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Out but not down -Brendan Irvine content knowing he gave it his all

It was a case of out but not too down for Brendan Irvine, as he bowed out of the Olympics content he gave his all.

The Irish Team captain exited the flyweight division competition at the gloves of all-action Filipino Carlo Paalam in the Kokugikan Arena in Tokyo early on Monday morning.

It was the second time the St Pauls star suffered defeat in his first fight at a Games, having been beaten by the eventual champion in Rio.

The 25-year-old fly was obviously disappointed but took the defeat on the chin, admitting ‘the better man won’ and taking solace in the fact he battled to the death.

Speaking to RTE after a competitive and entertaining fight Irvine said: “What can I do, it’s boxing.”

“This stuff happens every day. The better man won on the day. I did think it was a close fight and I probably could have got it myself but that’s just the way it goes. It’s been a roller-coaster getting here but I’m proud to have left everything in the ring and give it my all.

“There’s physically nothing I could have done more, so I’ll try and pick myself up and support the rest of the team now.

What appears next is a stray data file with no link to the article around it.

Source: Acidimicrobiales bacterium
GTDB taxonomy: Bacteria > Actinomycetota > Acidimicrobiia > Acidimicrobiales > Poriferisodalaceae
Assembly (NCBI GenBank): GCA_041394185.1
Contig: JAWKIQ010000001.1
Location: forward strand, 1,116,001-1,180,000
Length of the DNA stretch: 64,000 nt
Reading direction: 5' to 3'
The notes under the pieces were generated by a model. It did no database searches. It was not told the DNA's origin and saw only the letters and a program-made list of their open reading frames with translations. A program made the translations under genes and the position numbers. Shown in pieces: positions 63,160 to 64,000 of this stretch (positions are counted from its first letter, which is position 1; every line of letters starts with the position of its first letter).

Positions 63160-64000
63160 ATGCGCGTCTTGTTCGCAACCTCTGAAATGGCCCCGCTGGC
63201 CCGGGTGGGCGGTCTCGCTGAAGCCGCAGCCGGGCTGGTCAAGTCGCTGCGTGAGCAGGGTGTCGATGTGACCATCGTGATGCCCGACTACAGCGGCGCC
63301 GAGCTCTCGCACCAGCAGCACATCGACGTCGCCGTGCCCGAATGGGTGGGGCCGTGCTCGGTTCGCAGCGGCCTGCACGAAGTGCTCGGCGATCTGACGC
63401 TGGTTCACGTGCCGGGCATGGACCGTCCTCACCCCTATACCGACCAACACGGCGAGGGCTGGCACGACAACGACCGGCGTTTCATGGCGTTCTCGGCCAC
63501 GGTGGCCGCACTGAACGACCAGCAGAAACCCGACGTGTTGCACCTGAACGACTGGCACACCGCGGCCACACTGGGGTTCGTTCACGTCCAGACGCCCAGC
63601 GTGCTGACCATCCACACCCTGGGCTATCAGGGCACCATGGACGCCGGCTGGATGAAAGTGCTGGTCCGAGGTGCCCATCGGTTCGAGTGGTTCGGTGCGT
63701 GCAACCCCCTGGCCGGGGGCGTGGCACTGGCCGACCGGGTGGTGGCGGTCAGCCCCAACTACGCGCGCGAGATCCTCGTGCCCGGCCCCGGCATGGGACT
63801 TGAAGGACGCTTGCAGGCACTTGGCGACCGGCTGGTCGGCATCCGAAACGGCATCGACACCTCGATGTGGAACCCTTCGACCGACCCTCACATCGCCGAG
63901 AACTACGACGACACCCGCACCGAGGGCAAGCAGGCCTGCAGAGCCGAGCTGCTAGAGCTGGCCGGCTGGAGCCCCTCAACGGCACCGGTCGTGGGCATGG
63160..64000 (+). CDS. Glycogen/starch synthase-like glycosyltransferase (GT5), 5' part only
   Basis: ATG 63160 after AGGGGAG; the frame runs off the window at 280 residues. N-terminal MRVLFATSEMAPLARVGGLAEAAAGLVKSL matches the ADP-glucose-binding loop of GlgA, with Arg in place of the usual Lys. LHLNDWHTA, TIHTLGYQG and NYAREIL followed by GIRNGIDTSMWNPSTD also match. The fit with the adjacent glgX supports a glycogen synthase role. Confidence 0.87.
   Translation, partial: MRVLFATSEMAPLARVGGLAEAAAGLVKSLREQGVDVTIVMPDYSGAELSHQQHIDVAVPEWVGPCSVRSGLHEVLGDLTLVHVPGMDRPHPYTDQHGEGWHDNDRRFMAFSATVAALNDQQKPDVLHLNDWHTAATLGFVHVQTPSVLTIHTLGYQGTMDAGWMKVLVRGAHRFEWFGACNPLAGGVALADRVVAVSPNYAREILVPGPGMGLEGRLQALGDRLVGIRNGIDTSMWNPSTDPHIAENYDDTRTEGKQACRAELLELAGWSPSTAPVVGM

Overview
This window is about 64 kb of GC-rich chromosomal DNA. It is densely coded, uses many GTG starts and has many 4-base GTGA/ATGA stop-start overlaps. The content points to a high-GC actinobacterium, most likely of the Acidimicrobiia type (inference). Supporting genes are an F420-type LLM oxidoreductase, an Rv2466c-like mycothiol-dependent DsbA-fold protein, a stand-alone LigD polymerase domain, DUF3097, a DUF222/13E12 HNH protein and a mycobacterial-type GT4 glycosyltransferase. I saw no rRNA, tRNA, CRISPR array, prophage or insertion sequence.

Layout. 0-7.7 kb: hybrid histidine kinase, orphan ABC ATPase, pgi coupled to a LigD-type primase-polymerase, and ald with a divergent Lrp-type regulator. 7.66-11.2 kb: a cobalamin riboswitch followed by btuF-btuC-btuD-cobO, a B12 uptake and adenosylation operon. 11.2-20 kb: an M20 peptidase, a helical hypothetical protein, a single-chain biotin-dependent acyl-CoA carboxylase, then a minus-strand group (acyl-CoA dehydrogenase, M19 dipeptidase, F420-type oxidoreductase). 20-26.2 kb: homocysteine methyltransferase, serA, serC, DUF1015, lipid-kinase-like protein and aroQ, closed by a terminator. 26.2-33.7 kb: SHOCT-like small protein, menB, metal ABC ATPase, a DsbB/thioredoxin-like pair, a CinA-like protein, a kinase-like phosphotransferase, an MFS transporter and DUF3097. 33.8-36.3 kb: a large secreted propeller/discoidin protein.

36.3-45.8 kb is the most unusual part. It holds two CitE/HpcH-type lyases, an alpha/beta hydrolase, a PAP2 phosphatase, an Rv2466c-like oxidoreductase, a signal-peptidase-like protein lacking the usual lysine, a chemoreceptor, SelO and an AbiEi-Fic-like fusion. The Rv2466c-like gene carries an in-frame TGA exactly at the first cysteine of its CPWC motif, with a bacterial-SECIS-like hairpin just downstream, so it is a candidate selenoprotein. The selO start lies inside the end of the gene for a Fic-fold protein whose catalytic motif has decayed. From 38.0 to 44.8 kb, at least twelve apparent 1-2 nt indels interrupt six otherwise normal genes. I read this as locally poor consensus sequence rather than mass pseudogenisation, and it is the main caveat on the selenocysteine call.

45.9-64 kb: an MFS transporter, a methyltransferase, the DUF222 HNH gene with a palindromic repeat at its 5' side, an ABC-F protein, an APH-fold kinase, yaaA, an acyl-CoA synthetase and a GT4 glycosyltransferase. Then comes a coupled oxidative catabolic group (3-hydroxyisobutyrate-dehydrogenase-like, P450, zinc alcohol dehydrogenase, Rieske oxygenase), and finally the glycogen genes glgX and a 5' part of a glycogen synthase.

“I did study him coming into it. I knew he was going to be very explosive and jumping off from the start but I am a slow starter. I did think I won the last two rounds. That’s boxing.”

Like a few on the Irish Olympic boxing team Irvine did have issues to overcome even to make it to Tokyo. The Belfast fighter had a long period out through injury and feared for his Olympic hopes.

“Two or three years ago I didn’t think I’d be standing here, to be honest with you,” the Ireland flag-bearer added.

“I had a nightmare two years with injuries, trying to get back to fitness and full health and to qualify. Nobody expected me to qualify.

“I was bumping into people in the street and they were saying to me, ‘I thought you gave up boxing’. They just didn’t know the nightmare I had faced.

“I’m proud to be representing my country but I am obviously devastated.

“My family are very very proud of me, well I hope so anyway but yeah, I’m just devastated.”

Jonny Stapleton contributor for 15 years and editor for the past decade. Have been covering boxing for over 16 years and writing about sports for a living for over 20 years. Former Assistant Sports editor for the Gazette News Paper Group and former Tallaght Voice Sports Editor. Have had work published in publications around the world when working as a freelance journalist. Also co-founder of Junior Sports Media and Leinster Rugby PRO of the Year winner. email: